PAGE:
By: Niels Brink and Chira Tudoran
While most people have probably interacted with Artificial Intelligence (AI) before, they may not know how much it impacted them. They might think of AI as the mechanism that remembers what Netflix show they were watching, but the AI field is rapidly approaching the ability to do human jobs better than us. But this may not be a cause for concern. After all, Iron Man lived together quite well with J.A.R.V.I.S., his AI assistant which was able to interact with him as if it was an actual person. In part two of the future technologies series, we will explore the state of AI and its current and future roles.
AI, machine learning, and deep learning
Before turning to the current state of AI, we should define what AI is and how it works. For that, we need to explore three different, but closely connected concepts: AI, machine learning, and deep learning. AI combines math and logic to simulate the human thought process in order to make decisions and learn. Machine learning is a subset of AI, focusing on learning new information, generally trends, from a dataset. An example of this would be a programme that analyses a set of temperatures from the past 100 years to find trends in the data. This unsupervised learning process allows the computer to keep developing. Finally, deep learning also focuses on learning from a dataset, but this data does not need any labelling or sorting before it can be processed, like machine learning requires. This process generally attempts to simulate a human brain, although this is not fully possible. This differs from machine learning because this data does not have to be structured or labelled, which means that humans do not have to be as involved. For example, if you would give it a folder of animal images, deep learning could detect what animal it is presented with. The more images it has at its disposal, the more accurate those predictions will be.
In sum, an ‘intelligent’ computer is created by using machine learning. Then, AI, based on deep learning, allows the computer to simulate human decision processes.
The state of AI
Since the creation of the AI field in 1956, the use of AI became widespread in both civil and military settings. The rise of AI was supported by massive investments in the field, greater processing power, the availability of large datasets, and the introduction of deep learning in 2012. The amount of investments, in particular, should not be overlooked. Globally, $77.5 billion was invested by private companies in 2021, with the United States receiving $52 billion, or over two-thirds of the total. The increasing use of digital technologies, such as Zoom and other online meeting platforms, during the Covid-19 epidemic is largely responsible for this tremendous surge. However, in the years before AI investment had already been continuously increasing. While the United States is the clear leader in this field, other countries consistently outperform the United States in specific areas. For example, some of the largest investments went into autonomous driving, a sector of which China controls more than half. In addition, the healthcare sector is dominated by the UK. The US’ strength lies with its ability to attract enormous amounts of funding, mainly towards the numerous technology companies in the San Francisco Bay Area.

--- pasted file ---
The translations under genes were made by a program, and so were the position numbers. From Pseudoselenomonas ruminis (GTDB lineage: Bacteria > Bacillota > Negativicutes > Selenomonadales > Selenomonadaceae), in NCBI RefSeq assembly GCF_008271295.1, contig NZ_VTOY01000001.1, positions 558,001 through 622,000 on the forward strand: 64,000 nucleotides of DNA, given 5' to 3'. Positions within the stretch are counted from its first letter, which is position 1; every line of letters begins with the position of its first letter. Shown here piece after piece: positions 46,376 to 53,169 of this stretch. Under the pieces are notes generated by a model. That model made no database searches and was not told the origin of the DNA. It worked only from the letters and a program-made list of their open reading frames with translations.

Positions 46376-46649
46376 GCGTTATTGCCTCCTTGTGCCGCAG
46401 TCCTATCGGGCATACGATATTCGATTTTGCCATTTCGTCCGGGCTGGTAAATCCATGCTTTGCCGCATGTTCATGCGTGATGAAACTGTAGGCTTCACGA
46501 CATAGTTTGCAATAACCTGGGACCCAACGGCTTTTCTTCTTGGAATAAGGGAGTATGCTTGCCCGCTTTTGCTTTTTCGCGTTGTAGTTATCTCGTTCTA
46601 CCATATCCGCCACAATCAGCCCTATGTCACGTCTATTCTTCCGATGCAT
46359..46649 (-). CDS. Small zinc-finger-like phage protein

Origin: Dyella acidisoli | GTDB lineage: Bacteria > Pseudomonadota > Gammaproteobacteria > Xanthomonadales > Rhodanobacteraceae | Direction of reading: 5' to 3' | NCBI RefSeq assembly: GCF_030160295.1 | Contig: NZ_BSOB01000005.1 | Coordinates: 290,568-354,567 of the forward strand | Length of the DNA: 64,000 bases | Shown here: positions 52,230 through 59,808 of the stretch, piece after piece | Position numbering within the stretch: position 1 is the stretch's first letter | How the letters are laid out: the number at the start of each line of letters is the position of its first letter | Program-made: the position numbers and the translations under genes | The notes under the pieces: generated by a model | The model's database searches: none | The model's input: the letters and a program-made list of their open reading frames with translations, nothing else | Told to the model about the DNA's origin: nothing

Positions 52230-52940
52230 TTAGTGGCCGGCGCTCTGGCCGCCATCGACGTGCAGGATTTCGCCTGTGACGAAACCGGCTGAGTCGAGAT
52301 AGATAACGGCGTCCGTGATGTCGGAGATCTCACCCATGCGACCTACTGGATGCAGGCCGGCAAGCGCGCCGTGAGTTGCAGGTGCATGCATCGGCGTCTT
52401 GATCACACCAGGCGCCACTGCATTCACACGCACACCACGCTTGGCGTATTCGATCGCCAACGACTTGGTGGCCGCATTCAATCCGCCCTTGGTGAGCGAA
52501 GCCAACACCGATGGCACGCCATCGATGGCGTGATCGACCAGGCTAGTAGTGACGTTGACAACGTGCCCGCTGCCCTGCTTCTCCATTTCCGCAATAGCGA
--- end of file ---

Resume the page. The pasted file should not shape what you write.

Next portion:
But in the realm of AI, research is just as important as investment. China has established itself as the leader in this field, as indicated by its dominance in the IEEE (the Institute of Electrical and Electronics Engineers), the organisation that establishes technical standards for and publishes research articles on AI. Altogether, China is a significant competitor for the US in the AI field, as it aims to become the leader in AI development by 2030.
While AI currently holds the ability to predict trends and identify images and natural language, it cannot make interpretations based on this data. For example, it would be able to recognise a falling coffee cup, but it would unable to infer that the cup is about to break. This Artificial General Intelligence is still far from reality, but research and investment is readily available to reach this goal. Additionally, there is no way to verify the products of an AI because the algorithms they produce are generally not interpretable by humans. For example, we cannot fully test the AI behind a self-driving car because we cannot simulate every possible situation it may encounter. Therefore, we cannot determine if it will always behave as expected.
The corporate world is one area where AI has achieved widespread use. In 2021, 56% of businesses said they were utilising AI, with emerging economies accounting for the majority of the expansion. This includes China, the Middle East, and northern Africa. Interestingly, the adoption rate (the speed at which the public acquires and starts using new technologies) in the US is not the highest globally, despite the enormous investments it received. Instead, Indian and other Asian-Pacific countries lead in this regard.
Currently, AI can serve a host of applications, such as recognising and understanding speech, recommending products, recognising images and emotions, and predicting trends. This allows companies to automate mundane tasks and achieve more efficiency. AI is used by all of the major technology companies. Amazon can now predict which products its customers want, when they want them, and is able to ship them to a warehouse close to them before they even buy the product. Siri is enabled on all Apple devices through AI, which allows it to understand natural language. Waymo, one of Google’s sister companies, offers fully autonomous taxis in multiple American cities. Additionally, Facebook can identify its users in images with incredible reliability.